The dynamic performance of the LP38690 and LP38692 devices is dependent on the layout of the PCB. PCB layout practices that are adequate for typical LDOs may degrade the load regulation, PSRR, noise, or transient performance of the LP38690 or LP38692.
Best performance is achieved by placing CIN and COUT on the same side of the PCB as the LP38690 or LP38692, and as close to the package as is practical. The ground connections for CIN and COUT must be back to the LP38690 or LP38692 GND pin using as wide and short a copper trace as is practical.
Connections using long trace lengths, narrow trace widths, or connections through vias must be avoided. These add parasitic inductances and resistance that result in inferior performance especially during transient conditions.
A ground plane, either on the opposite side of a two-layer PCB, or embedded in a multi-layer PCB, is strongly recommended. This ground plane serves two purposes:
The NGG0006A (No Pullback) 6-Lead WSON package requires specific mounting techniques which are detailed in the TI Application Report AN-1187 Leadless Leadframe Package (LLP) (SNOA401). Referring to the section PCB Design Recommendations (Page 5), it should be noted that the pad style which should be used with the WSON package is the NSMD (non-solder mask defined) type. Additionally, it is recommended the PCB terminal pads to be 0.2 mm longer than the package pads to create a solder fillet to improve reliability and inspection.
The input current is split between two IN pins, 1 and 6. The two IN pins must be connected together to ensure that the device can meet all specifications at the rated current.
The thermal dissipation of the WSON package is directly related to the printed circuit board construction and the amount of additional copper area connected to the DAP.
The DAP (exposed pad) on the bottom of the WSON package is connected to the die substrate with a conductive die attach adhesive. The DAP has no direct electrical (wire) connection to any of the pins. There is a parasitic PN junction between the die substrate and the device ground. As such, it is strongly recommend that the DAP be connected directly to the ground at device lead 2 (such as GND). Alternately, but not recommended, the DAP may be left floating (that is, no electrical connection). The DAP must not be connected to any potential other than ground.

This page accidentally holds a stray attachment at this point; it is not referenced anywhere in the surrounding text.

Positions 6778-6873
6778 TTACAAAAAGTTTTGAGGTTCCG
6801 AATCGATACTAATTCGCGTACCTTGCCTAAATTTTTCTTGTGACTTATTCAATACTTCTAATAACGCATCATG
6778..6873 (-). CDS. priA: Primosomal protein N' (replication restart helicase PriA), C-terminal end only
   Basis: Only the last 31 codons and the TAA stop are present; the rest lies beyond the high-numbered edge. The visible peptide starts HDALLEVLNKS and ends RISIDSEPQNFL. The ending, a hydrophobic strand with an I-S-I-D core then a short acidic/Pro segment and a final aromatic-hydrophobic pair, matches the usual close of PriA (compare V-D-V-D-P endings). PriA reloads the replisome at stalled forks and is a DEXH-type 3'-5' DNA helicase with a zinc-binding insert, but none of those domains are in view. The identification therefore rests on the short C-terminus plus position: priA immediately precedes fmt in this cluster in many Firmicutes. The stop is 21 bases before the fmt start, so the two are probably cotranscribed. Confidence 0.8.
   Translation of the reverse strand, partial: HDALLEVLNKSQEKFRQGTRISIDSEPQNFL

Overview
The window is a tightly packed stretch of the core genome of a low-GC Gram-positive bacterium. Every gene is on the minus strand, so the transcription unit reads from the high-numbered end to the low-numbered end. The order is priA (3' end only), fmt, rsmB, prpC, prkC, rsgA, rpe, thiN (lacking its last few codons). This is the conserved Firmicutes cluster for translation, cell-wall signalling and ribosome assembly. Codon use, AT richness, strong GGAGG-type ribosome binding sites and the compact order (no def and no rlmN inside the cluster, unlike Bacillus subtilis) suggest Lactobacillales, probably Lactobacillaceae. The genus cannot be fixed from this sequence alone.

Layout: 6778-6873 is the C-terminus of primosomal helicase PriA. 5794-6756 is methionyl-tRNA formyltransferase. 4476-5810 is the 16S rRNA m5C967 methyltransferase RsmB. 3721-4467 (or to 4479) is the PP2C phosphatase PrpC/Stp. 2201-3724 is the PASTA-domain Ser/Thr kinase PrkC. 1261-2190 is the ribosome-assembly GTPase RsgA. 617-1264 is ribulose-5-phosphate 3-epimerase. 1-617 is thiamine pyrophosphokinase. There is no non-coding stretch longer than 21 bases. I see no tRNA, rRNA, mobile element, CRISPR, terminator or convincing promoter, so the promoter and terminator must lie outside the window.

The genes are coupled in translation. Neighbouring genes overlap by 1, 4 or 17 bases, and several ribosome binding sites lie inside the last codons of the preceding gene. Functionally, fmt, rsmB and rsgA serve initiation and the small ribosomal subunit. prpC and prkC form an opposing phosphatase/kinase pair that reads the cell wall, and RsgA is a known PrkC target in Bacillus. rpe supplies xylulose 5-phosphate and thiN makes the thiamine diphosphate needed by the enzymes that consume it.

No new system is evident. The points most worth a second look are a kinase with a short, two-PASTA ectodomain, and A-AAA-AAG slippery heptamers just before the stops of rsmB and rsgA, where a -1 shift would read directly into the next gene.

Radio frequency interference (RFI) and electromagnetic interference (EMI) can degrade any integrated circuit’s performance because of the small dimensions of the geometries inside the device. In applications where circuit sources are present which generate signals with significant high frequency energy content (> 1 MHz), care must be taken to ensure that this does not affect the device regulator.
If RFI/EMI noise is present on the input side of the regulator (such as applications where the input source comes from the output of a switching regulator), good ceramic bypass capacitors must be used at the IN pin of the device.
If a load is connected to the device output which switches at high speed (such as a clock), the high-frequency current pulses required by the load must be supplied by the capacitors on the device output. Since the bandwidth of the regulator loop is less than 100 kHz, the control circuitry cannot respond to load changes above that frequency. This means the effective output impedance of the device at frequencies above 100 kHz is determined only by the output capacitors.
In applications where the load is switching at high speed, the output of the device may need RF isolation from the load. It is recommended that some inductance be placed between the output capacitor and the load, and good RF bypass capacitors be placed directly across the load.
PCB layout is also critical in high noise environments, since RFI/EMI is easily radiated directly into PC traces. Noisy circuitry should be isolated from clean circuits where possible, and grounded through a separate path. At MHz frequencies, ground planes begin to look inductive and RFI/ EMI can cause ground bounce across the ground plane. In multi-layer PCB applications, care should be taken in layout so that noisy power and ground planes do not radiate directly into adjacent layers which carry analog power and ground.
Noise is specified in two ways: Spot Noise or Output Noise Density is the RMS sum of all noise sources, measured at the regulator output, at a specific frequency (measured with a 1-Hz bandwidth). This type of noise is usually plotted on a curve as a function of frequency. Total Output Noise or Broad-Band Noise is the RMS sum of spot noise over a specified bandwidth, usually several decades of frequencies.
Attention should be paid to the units of measurement. Spot noise is measured in units µV/√Hz or nV/√Hz and total output noise is measured in µVRMS
The primary source of noise in low-dropout regulators is the internal reference. Noise can be reduced in two ways: by increasing the transistor area or by increasing the current drawn by the internal reference. Increasing the area decreases the chance of fitting the die into a smaller package. Increasing the current drawn by the internal reference increases the total supply current (GND pin current).